Livin' the life

Turkey Vultures

(Image credit: NPS)

Turkey vultures feed almost entirely on carrion. When they locate a carcass by smell or sight, they quickly land and begin feeding before other predators arrive. Their bare heads allow them to feed on rotting flesh without bacteria or other parasites burrowing into any feathers and causing infections. The vulture's stomach acid is more corrosive and stronger than that of other birds, and can thus kill any harmful bacteria that could be in the decomposing meat. Regurgitation of these strong stomach acids is also used by the turkey vulture as an effective defense mechanism. They also frequently urinate on their legs, which not only helps cool them during hot days but also kills any bacteria or parasites they might have picked up from eating or standing upon a putrefied carcass.

Family life

Turkey Vultures

(Image credit: NPS)

Ornithologists believe that turkey vultures mate for life. The mated pair do not build a nest, but rather the female lays her eggs on rock ledges, hollow trees, caves, animal burrows or simply on the ground. Most clutches are made up of two, dull white eggs with tan, brown or purple blotches. Both parents take part in incubation, which lasts from 38 to 41 days. The young weigh only 2 ounces (57 g) when hatched with dark faces and are covered with white down. Both parents feed the young with regurgitated food. Young turkey vultures, like the one shown above, fledge for 60-84 days during which time their heads remain gray. Once they take flight, most will continue to follow their parents on foraging flights and join the communal roosts.

Cousins

Turkey Vultures, black vulture

(Image credit: NPS)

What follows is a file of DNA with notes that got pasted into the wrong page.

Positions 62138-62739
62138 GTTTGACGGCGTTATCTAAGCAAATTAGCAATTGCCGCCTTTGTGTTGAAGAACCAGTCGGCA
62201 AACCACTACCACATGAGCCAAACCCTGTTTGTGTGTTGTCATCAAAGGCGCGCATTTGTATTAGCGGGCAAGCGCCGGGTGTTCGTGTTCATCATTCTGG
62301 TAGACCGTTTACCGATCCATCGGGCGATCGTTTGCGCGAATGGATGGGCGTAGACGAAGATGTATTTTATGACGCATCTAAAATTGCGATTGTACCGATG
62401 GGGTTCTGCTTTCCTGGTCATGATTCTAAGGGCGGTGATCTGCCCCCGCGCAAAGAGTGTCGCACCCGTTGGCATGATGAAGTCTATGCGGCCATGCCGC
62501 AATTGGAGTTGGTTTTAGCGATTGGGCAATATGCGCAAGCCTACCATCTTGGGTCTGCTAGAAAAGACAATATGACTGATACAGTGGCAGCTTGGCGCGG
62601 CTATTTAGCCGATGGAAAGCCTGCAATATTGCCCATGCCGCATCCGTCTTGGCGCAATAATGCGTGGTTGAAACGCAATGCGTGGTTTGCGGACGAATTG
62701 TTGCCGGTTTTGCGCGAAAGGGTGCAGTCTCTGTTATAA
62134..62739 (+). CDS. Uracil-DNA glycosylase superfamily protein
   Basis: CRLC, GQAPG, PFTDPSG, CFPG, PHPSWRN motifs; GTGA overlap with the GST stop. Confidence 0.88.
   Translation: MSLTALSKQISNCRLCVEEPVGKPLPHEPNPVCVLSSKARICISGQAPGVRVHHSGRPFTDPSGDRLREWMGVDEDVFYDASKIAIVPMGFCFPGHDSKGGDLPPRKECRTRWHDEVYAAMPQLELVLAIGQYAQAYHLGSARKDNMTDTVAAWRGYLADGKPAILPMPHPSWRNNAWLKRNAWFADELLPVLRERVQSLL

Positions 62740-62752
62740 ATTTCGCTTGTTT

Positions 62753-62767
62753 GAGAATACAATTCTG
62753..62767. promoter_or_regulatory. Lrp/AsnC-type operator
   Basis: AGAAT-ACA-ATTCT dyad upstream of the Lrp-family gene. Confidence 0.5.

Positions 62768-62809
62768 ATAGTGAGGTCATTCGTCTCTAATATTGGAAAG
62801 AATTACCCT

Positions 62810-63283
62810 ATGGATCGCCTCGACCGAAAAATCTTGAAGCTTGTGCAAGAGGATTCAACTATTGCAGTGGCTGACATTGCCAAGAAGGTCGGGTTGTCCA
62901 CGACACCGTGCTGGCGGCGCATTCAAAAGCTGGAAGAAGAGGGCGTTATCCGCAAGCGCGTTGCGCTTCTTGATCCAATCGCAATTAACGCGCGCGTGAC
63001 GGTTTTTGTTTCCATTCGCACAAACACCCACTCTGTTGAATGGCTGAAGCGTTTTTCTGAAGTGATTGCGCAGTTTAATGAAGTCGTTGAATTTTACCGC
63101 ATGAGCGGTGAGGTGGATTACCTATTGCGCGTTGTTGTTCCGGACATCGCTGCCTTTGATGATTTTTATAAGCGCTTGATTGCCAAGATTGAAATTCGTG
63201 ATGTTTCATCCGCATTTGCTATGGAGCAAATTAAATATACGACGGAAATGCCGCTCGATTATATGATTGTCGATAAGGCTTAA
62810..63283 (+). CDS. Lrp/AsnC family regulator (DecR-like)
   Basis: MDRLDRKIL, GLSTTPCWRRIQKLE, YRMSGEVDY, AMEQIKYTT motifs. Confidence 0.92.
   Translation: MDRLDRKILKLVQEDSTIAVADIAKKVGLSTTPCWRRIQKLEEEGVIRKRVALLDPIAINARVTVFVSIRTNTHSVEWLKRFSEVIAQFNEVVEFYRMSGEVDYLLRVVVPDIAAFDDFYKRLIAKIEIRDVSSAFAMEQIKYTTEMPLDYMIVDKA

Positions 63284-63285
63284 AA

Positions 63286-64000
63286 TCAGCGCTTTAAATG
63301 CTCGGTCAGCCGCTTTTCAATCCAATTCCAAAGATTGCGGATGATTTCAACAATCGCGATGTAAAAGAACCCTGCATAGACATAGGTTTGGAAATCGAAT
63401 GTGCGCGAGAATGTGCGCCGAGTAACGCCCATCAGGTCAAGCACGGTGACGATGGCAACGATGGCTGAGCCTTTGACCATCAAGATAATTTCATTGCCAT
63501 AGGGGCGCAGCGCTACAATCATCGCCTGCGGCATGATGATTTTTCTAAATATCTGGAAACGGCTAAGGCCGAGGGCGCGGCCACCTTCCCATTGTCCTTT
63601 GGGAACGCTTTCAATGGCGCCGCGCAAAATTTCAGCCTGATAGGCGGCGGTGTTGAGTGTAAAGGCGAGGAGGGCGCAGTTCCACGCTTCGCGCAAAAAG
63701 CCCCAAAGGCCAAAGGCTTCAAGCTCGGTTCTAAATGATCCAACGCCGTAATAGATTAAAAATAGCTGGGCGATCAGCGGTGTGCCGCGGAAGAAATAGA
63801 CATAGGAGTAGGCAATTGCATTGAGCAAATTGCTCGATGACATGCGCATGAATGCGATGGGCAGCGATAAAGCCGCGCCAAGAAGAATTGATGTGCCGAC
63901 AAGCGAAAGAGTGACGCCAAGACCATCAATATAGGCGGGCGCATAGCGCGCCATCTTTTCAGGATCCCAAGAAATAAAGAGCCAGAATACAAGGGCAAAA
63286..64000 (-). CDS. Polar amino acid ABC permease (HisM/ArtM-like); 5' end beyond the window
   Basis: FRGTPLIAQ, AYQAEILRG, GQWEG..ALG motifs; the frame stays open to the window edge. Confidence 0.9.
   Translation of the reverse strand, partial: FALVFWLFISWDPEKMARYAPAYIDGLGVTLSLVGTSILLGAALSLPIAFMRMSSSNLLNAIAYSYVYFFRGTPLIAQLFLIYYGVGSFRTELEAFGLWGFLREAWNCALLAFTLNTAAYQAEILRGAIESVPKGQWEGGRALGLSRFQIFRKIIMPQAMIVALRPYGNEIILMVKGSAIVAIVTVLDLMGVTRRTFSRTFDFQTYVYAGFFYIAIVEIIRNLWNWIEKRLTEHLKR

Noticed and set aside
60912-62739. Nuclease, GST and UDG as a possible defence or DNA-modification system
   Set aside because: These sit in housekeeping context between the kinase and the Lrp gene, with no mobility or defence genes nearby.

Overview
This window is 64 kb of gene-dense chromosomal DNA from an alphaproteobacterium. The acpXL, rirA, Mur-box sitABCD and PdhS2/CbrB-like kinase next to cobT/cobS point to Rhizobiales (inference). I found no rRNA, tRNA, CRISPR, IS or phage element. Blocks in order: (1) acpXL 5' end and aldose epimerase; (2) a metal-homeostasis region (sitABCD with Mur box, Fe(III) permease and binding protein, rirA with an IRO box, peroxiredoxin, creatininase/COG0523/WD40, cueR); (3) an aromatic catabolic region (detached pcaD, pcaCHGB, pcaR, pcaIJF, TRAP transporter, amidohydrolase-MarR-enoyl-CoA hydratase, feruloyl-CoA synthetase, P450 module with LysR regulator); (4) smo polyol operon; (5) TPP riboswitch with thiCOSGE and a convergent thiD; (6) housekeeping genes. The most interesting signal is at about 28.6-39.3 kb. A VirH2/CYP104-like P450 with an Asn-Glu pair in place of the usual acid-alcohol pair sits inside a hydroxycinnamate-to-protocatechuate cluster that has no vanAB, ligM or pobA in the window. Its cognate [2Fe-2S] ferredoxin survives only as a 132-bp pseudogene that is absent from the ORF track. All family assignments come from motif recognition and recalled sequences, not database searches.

The turkey vulture is the most widely distributed of the seven vulture species found in the New World. But their close relative, the black vulture, Coragyps atratus, shown here, is the most numerous vulture in the Western Hemisphere. Commonly found in the northeastern United States, Mexico, Central and South America, the black vulture is a compact bird with broad wings, a short tail and powerful wingbeats. They often make up for their poor sense of smell by following turkey vultures to rotting carcasses. Black vultures are highly social birds and form stronger family bonds than that of the turkey vulture.

Dangers of the world

Turkey Vultures

(Image credit: NPS)

The population of turkey vultures across North America seems to have stabilized with the reduction of use of DDT and other pesticides. Poisoning is still their greatest threat from both environmental toxins and the lead from bullets in the carcasses that they eat. Many vultures are hit by cars as they stand on the roadway eating roadkill. Collisions with power lines often causes electrocution of these large birds. As with all wildlife, loss of open, natural habitat can result in a quick decline in the local turkey vulture population.